Posts Filed Under wine bloggers conference
Thomas Jefferson had a strong love of wine (and beer), an historical tidbit that seems to have glued itself with more stickiness than an Rutherglen Muscat to our collective national legacy of our third President, right up their with tales of his intelligence, his elegant correspondences, and the fact that he finally checked-out on July 4th – U.S. Independence Day – in his eighties (and up to his eyeballs in debt).
Less well-known is that Jefferson touted Scuppernong as the next big thing in American winemaking, telling Washington Judge William Johnson in 1817 that it “would be distinguished on the best tables of Europe for its fine aroma, and chrystalline [sic] transparence.”
It seems ol’ T.J., in focusing on potential, lacked first president George Washington’s uncanny ability to see things for how they really were (at least when it comes to vino). Because Scuppernong wine is like… well, let’s just say we can poke fun at most Scuppernong because it’s Scuppernong.
Given the beauty of Jefferson’s Monticello estate, which was on full display (along with, less romantically, the oppressive Northern VA heat & humidity combo) at a mass-tasting of Virginian wines held there during the recent 2011 Wine Bloggers Conference, one might forgive T.J. for erring on the side of vinous over-optimism.
Given what I tasted that evening (even despite the mile-wide-inch-deep approach that is the bane of any grand tasting), the Virginia wine industry might be forgiven the odd bout of over-optimism as well, because the winemaking situation there is clearly on the right track, if not quite yet delivering fully on its promise as the next big thing in American wine.
Ahh, T.J…. you were only off by about 194 years! But you were a total Mac Daddy with the WBC11 ladies (see inset pic for photographic proof), so maybe we shouldn’t hold it against you.
Anyway… let’s talk about what went well in Virginia, vinously-speaking, of course!…
Read the rest of this stuff »
It feels strange being able to settle at home and pop open a Flying Dog brewski only a few short hours after the 2011 Wine Bloggers Conference, the last three installments having taken place on the Left Coast and thus requiring a not-insubstantial amount of travel to attend for us Right Coasters.
This year’s shindig was held much closer to my neck of the woods, in Charlottesville, VA, where most of the conference days hit well over 100F outside, for which I employed a strategy of frequent shirt changes and liberal application of underarm deodorant (we might need a poll of those sitting near me at any of the sessions to determine how successful I was at beating the heat). More to come on my encounters (good, bad, and thoroughly ugly) with Virginian wines in the next few days.
No doubt that this will be among several dozen blog posts on the global interwebs today talking about the results of the 2011 Wine Blog Awards, though I suspect far fewer will be discussing how the awards were judged. I can talk a little bit about that, since I was a judge for this year’s competition…
Read the rest of this stuff »
This week marks the kick-off of the 4th annual North American Wine Bloggers Conference, held (for the first time in its history) on the Right Coast (Charlottesville, VA, to be exact). And I’m excited to be attending for the fourth time.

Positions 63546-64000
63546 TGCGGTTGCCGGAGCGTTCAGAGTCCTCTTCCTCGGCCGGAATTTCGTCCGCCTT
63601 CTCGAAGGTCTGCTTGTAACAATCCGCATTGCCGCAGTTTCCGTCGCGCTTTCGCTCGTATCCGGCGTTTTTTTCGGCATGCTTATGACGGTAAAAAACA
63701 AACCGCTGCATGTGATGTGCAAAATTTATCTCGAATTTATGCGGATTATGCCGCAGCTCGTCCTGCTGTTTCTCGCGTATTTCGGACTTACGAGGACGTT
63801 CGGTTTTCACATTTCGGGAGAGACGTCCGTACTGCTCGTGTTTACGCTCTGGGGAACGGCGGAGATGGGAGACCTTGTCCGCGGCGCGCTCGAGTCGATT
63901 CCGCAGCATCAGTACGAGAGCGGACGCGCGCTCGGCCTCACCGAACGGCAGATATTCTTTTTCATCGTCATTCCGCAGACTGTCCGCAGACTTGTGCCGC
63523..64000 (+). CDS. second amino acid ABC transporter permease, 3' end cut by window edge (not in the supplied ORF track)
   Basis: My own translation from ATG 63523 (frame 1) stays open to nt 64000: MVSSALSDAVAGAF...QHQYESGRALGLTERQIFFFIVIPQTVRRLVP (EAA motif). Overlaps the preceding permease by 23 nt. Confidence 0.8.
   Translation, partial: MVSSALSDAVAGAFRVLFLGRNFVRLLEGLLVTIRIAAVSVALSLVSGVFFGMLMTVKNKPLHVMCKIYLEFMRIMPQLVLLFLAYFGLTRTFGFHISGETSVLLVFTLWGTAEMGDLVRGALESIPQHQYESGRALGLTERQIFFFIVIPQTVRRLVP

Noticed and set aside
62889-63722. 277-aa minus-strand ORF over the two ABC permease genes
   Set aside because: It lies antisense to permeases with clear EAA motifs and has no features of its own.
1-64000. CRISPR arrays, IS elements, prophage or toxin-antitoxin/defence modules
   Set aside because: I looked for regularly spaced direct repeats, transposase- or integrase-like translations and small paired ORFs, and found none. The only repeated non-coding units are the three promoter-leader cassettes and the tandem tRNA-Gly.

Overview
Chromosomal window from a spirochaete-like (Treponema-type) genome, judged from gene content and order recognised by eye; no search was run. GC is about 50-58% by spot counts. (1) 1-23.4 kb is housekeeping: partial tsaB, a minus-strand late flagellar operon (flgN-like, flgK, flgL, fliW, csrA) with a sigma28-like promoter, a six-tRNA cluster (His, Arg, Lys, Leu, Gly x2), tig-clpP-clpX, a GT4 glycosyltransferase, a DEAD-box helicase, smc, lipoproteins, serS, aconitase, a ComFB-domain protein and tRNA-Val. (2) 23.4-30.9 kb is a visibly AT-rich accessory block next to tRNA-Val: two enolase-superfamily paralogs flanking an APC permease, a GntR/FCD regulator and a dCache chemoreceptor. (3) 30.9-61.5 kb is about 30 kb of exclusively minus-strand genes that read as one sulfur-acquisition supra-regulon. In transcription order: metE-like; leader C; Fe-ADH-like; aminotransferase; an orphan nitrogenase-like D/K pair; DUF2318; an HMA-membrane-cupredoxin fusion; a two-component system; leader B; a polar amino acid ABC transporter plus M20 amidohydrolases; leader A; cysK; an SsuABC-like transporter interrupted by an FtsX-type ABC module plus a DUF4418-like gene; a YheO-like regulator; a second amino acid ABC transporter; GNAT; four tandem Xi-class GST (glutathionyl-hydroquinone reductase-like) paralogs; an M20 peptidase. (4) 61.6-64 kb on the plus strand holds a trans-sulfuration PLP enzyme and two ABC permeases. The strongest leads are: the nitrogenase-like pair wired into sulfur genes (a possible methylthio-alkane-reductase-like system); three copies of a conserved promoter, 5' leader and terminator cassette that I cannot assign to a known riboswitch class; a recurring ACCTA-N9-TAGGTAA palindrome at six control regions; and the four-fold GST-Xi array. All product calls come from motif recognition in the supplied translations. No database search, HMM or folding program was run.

I’m excited to see old friends. I’m excited by the fact that this year’s conference is on the East Coast. I’m excited to be moderating one of the breakout session panels. I’m excited to see who takes away the 2011 Wine Blog Awards (even though I’m a finalist for Best Overall Wine Blog, my money in that category is on Tom Wark – like Japan in the recent Women’s World Cup, he’s the sentimental fave, after all). I’m excited to see the keynote speakers and get a chance to talk to them again in person, because I can tell you from personal experience that they’re as gracious, talented and delightful a duo of wine communicators as ever walked the planet. I’m excited that every year I personally know a smaller and smaller percentage of the conference attendees. I’m excited about the whole f*cking thing.
Ok, I’m not that excited about the drive down I-95, actually. But other than that, I’m looking forward to all of it. Even the wine speed-dating stuff, if just to see which producers pull it off successfully, and which ones stumble and do the on-line equivalent of a vinous face-plant (dear wine producer participants: sorry in advance for the schadenfreude). If you’re attending, then I’m excited to meet you – even if you’re that PR guy who keeps emailing me about when I’ll try your clients’ wines (your answer, by the way: I don’t know). I’m excited to see people walking around in colonial reenactment garb… and teasing them with offers to sip whatever wine I have in my glass at the time (okay, I wouldn’t stoop that low… I think…).
I’m excited because I’m a geek, I’m in love with wine the way that I’m in love with music and almost as much as I love my daughter – and I’m about to go hang out with a supportive community of like-minded geeks for the better part of three days, in a beautiful part of the country, in an area where an historic-and-now-budding wine industry is trying to secure its footing in the national wine market.
I’m not sure it gets much better than that. Actually, I’m quite sure it doesn’t get better than that. Unless vintage port will also be poured… by lingerie models in swimwear…
But what I’m most excited about?
My past forays with VA wine have had mixed results, and there have been no shortage of people offering me but-onlys and what-ifs about those experiences. So, I’m most excited to see if those people are right – I’m most excited to see if the VA wine industry brings its A-game to this conference.
More to come from Virginia, where the proof will be in the anti-Federalist pudding…